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|Volume 11 |Issue 24| June 15, 2012 ||
The heat this summer has got the better of us. Over the last two months, or a little over, that I have been away from this page, I have been talking or listening to my friends about how unbearable the heat has been. History says that in the early 60s the heat in Dhaka was recorded at 410C and above. In the mid 70s the mercury had touched 400C so on and so forth. Come what may, heat has really got us this time. My friend Nirmalendu Goon, the famous poet, phoned me one afternoon and reprimanded me from the city streets of Dhaka with the question, "why isn't there any breeze in the open places of the city?" I thought he was going to give me some path-breaking scientific information on this subject and asked him why. He answered, with a lot of anger in his voice, “because, you guys have put all the wind of nature in the tires of your cars and buses”. He was so convincing that I could not even laugh and kept quiet for a few seconds. He was amused and laughed out loud. He said that he was not joking. Regardless of where all the breeze has gone, he felt that he was convinced, the heat of Dhaka was increased a few fold by the fumes of vehicles running on petroleum products.
This got me wondering. What is the reason behind Dhaka being so unbearable this summer compared to even four to five decades back? I grew up in Dhaka from the age of ten. At our home in a one storey building in Ganderia we had just one ceiling fan in my parents' room. We all slept, usually under a mosquito net, in the company of a hand-fan. My eldest sister tried to blow away the heat with violent movements of her hand, revolving the fan with gusto for as long as we did not succumb to the onslaught of sleep that was ever so pervasive in that tender age. I woke up very early in the morning and discovered that I was comfortably lying in bed with the temperature receding by a few degrees to make us feel comfortable.
This, I dare say, does not happen in Dhaka anymore. Heat seems to hang in there, day or night. Those who are not lucky to have an air conditioner, have to sweat it out even under a ceiling fan. A friend of mine, an architect, was telling me the other day that there are four or five 'hot pits' in our city now. These are those areas where high-rise buildings have been built in an unplanned manner. There the heat generated during the day gets stuck for the night and is made more potent by more heat generated the following day by the merciless sun. And these areas, belonging to the upper class of the society, generate greater heat from the reverse thrust of the air conditioners. Therefore, during the day and at night we have no respite.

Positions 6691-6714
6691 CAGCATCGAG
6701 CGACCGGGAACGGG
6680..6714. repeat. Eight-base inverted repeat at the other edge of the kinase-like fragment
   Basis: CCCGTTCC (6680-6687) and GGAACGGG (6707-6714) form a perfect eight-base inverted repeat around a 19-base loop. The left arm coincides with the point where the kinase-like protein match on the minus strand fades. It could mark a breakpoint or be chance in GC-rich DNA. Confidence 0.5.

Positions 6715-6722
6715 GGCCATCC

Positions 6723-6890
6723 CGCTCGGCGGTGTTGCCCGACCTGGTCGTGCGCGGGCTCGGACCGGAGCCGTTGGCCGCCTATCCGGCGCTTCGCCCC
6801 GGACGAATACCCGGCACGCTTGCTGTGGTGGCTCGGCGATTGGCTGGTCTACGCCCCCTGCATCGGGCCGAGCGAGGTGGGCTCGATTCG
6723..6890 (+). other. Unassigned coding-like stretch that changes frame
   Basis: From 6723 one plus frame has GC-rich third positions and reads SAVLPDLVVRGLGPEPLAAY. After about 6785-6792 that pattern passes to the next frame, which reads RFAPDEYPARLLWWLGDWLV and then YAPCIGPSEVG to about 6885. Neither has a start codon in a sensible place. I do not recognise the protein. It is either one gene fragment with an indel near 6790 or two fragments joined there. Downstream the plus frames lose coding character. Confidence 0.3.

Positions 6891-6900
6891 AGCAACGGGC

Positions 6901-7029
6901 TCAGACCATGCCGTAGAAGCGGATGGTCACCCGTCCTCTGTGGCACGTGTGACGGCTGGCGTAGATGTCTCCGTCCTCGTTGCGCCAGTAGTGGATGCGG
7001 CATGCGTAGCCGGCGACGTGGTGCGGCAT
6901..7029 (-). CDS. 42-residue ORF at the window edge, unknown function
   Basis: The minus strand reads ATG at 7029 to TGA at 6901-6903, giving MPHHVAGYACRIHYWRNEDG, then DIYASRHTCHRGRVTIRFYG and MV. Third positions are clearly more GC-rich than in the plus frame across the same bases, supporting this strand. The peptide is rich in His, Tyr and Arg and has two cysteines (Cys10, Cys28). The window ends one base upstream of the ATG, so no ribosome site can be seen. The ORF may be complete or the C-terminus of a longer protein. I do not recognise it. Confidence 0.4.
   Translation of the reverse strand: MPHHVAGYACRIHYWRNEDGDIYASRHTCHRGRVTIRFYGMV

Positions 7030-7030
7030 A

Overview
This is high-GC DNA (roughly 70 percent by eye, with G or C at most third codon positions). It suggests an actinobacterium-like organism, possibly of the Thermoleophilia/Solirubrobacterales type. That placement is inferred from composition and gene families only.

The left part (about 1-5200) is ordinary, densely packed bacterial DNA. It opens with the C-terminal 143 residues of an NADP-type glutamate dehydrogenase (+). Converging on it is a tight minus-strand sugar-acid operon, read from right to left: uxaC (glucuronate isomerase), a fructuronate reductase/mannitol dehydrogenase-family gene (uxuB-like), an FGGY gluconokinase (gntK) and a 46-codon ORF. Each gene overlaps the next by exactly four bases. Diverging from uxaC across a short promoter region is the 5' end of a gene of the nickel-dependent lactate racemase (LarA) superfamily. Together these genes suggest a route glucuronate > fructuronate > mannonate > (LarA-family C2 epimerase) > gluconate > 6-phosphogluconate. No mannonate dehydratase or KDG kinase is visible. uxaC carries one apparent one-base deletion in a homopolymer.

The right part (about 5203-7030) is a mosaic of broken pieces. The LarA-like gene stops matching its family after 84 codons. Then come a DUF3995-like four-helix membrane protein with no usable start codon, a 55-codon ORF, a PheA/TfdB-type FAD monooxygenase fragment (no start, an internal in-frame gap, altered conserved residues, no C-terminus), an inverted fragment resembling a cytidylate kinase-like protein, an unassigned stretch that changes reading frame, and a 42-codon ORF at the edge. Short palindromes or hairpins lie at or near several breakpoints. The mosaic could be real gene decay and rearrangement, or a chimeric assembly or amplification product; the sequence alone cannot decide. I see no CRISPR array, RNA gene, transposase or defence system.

I personally do not mind the heat of the Bangladeshi summer in the village so much. Whenever I visit my village in the summer, I arrive there with a changed mindset. I know that without air conditioning, or even fans, it is going to be hot there. Therefore, I try to re-live my childhood experience by winding back the long hand of time to few decades ago. Believe me, I don't feel so bad. In fact, a couple of days ago, I decided to go to a village close by for a first-hand experience. I had earlier gone to speak in a seminar in one of the five-star hotels which was centrally air conditioned. When I started from the hotel, the temperature metre of my car showed Dhaka was groaning under the heat of 370C. This did not deter me from my determination of going out to this village in Gazipur. By the time I arrived in Gazipur, the heat had simmered down to a not-so-unbearable 320C. When I alighted from the car, walked across a green patch of grass, and sat down under a Kamini tree, it took me a few seconds to realise that even on a hot day like this there was some gentle wind blowing from the south. I was reasonably comfortable until one of the people there decided to bring the pedestal fan beside me and switch it on. The fan, far from giving me comfort, was blowing hot air towards me. I immediately realised that this force-feed would be counter-productive. In fact, what the fan did, was to blow away the gentle cool breeze and bring in hot air hanging in the atmosphere behind its back. I realised how the people in our villages and small towns managed to live in this heat, while we, the city-dwellers, became so restless and, consequently, restive. Just about a couple of generations ago, 'all of us' were 'them' and not 'us'. The divide between 'us' and 'them' is becoming ever so pronounced and the gap so very unbridgeable.
I guess this is the price of unplanned urbanisation that we have to pay for and not complain about. Our problem is that we want desperately to live in the capital city, devour all its cream, scream aloud if it is unable to give us the comfort we want, yet not be ready to pay for it if we have to.
PS: Forgive my English full of bloomers readers. The heat has got the better of me!
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